While the holding in this case is only relevant in the city of Los Angeles, a judge in other parts of California might be willing to adopt the ruling as persuasive authority. Tenant lawyers in other parts of the state are already citing this decision for the proposition that a tenant in a non-permitted unit need not pay rent. And at the same time, these lawyers are threatening to sue the landlord for renting out an illegal unit


The Tenant and Landlord in this case entered into a one-year residential rental agreement. The Tenant’s rent was subsidized through the Federal Section 8 Program. This program requires periodic inspections of the subsidized unit. The Housing Authority — which manages the program at the local level — sent the Landlord a letter outlining a series violations of the Federal habitability standards. A follow-up inspection was scheduled, and if the Landlord did not fix the problems with the unit by the second inspection the Housing Authority would suspend payments and cancel the lease. The premises did not pass the second inspection and payments were suspended and the Housing Authority told the Landlord that he could not collect monies from the Tenant. Notwithstanding the warning from the Housing Authority, the Landlord demanded that the Tenant pay the whole rent including the portion covered by the Housing Authority. The Tenant failed to pay the rent. Consequently, the Tenant was served with a three-day notice to pay or quit. By the time the notice had expired the Tenant failed to pay the rent or surrender the premises. The Landlord filed an unlawful detainer action. The Tenant answered by claiming that the premises did not meet the habitability standards and violated the contract with the Housing Authority. The trial court found for the Landlord holding than once the Housing Authority canceled the contract, the Tenant became liable for the full rent, and thus the holdover was an unlawful detainer.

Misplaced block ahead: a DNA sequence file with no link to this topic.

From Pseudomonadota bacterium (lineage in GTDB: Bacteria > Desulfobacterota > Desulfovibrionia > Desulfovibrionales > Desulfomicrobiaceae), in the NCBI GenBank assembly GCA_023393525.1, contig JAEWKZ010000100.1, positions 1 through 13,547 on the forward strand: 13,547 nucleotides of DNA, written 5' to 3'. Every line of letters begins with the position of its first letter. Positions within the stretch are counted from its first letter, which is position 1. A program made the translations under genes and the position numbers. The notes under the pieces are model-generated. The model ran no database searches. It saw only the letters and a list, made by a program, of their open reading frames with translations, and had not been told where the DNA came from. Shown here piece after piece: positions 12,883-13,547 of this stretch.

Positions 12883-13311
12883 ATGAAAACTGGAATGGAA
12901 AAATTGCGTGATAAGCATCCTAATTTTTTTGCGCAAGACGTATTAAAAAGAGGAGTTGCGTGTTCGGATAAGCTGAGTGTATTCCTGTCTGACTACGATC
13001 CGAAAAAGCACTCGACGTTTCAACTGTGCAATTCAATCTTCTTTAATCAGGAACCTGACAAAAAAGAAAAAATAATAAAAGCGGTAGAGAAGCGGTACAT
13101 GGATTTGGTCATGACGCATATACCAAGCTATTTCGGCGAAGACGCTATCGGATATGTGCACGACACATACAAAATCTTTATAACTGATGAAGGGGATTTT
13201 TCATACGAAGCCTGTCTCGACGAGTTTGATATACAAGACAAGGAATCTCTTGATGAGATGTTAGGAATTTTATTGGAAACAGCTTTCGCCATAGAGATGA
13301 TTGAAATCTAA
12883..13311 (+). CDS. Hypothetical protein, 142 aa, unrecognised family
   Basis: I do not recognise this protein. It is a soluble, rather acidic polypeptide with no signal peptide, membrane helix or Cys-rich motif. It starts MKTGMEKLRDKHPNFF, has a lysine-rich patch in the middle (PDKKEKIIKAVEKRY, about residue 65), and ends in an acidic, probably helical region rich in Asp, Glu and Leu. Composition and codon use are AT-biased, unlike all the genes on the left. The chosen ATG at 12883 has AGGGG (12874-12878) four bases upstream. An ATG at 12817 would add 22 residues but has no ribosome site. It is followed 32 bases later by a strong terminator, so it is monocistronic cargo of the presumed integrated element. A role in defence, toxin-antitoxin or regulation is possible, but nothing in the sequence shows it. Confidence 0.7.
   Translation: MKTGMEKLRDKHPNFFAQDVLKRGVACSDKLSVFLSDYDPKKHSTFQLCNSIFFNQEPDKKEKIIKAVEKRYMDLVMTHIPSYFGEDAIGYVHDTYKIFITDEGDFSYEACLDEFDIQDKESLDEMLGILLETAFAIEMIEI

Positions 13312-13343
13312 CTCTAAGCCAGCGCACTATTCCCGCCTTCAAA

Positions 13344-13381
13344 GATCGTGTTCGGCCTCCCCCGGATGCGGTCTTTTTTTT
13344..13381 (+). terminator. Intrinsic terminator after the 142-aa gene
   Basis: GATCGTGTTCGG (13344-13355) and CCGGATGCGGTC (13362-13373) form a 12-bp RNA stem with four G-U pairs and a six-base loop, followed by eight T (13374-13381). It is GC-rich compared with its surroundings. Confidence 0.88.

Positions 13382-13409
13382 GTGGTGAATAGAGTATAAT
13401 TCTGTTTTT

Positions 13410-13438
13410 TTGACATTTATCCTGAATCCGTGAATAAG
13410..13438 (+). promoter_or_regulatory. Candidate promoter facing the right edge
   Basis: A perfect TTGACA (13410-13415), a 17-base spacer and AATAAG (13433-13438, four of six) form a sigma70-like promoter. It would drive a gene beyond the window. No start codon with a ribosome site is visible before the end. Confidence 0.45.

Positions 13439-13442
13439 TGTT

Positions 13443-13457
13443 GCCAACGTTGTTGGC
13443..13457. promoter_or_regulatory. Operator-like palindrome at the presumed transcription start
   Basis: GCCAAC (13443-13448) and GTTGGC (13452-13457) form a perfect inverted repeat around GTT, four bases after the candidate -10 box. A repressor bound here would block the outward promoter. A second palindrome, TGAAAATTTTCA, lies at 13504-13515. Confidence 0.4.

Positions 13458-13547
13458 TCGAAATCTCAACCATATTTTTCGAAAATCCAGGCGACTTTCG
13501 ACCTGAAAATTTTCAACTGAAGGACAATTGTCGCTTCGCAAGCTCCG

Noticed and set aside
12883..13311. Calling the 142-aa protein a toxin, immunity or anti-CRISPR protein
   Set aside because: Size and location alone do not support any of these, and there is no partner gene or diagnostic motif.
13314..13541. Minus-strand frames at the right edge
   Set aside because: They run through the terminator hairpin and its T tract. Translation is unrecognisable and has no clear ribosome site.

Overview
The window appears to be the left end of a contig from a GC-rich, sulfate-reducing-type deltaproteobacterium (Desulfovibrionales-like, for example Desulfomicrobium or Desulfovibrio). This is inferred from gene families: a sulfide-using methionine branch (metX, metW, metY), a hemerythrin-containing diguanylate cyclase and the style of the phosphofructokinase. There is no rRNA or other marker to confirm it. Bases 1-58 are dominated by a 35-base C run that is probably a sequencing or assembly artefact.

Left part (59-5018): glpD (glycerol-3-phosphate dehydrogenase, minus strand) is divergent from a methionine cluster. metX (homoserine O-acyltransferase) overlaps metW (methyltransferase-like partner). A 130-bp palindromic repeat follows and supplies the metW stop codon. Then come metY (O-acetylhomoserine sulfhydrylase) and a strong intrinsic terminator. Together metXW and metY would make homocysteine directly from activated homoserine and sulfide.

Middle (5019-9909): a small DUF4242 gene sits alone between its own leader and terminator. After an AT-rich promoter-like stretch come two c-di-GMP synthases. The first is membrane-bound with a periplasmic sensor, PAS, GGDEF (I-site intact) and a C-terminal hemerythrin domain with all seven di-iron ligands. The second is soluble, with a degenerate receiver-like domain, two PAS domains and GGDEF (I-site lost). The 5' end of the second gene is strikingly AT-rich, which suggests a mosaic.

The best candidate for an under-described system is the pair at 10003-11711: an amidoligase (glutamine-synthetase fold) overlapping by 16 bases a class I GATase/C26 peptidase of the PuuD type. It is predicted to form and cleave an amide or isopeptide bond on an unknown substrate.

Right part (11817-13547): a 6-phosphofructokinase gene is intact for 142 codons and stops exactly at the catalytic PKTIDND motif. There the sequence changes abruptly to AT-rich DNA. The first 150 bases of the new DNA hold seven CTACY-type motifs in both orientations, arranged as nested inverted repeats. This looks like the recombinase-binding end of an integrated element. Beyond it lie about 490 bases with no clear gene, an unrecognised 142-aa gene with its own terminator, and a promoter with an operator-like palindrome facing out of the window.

The Tenant appealed, and the Appellate Court overturned the lower court's holding because, under the rental agreement, the Tenant was only obligated to pay a portion of the total rent, with the Housing Authority liable for the balance. Consequently, the Court held that the three-day notice to pay rent and quit was defective because it sought the full amount of past due rent when the Tenant was only required to pay a partial amount. Because of the defective three-day notice to pay rent or quit there was no basis for an unlawful detainer action. Further, the Court held the judgment violated Housing and Urban Development regulations as a landlord is prohibited from collecting from a tenant any unpaid housing subsidies. Because the Landlord failed to fix the habitability violations, he lost his ability to collect any rent from the Tenant during that period. Landlords should be aware that certain federal regulations apply when entering into leasing agreements with people whose rent is subsidized by the federal government. These regulations can severely limit a landlord’s right to collect rent when due. Before doing business with the government, make sure that you are ready, willing, and able to comply with all applicable regulations.

​​Copyright © 2017 by Fried & Williams LLP. All Rights Reserved. The information in this article is general in nature and should not be considered legal advice. For any specific matter, please consult with an attorney.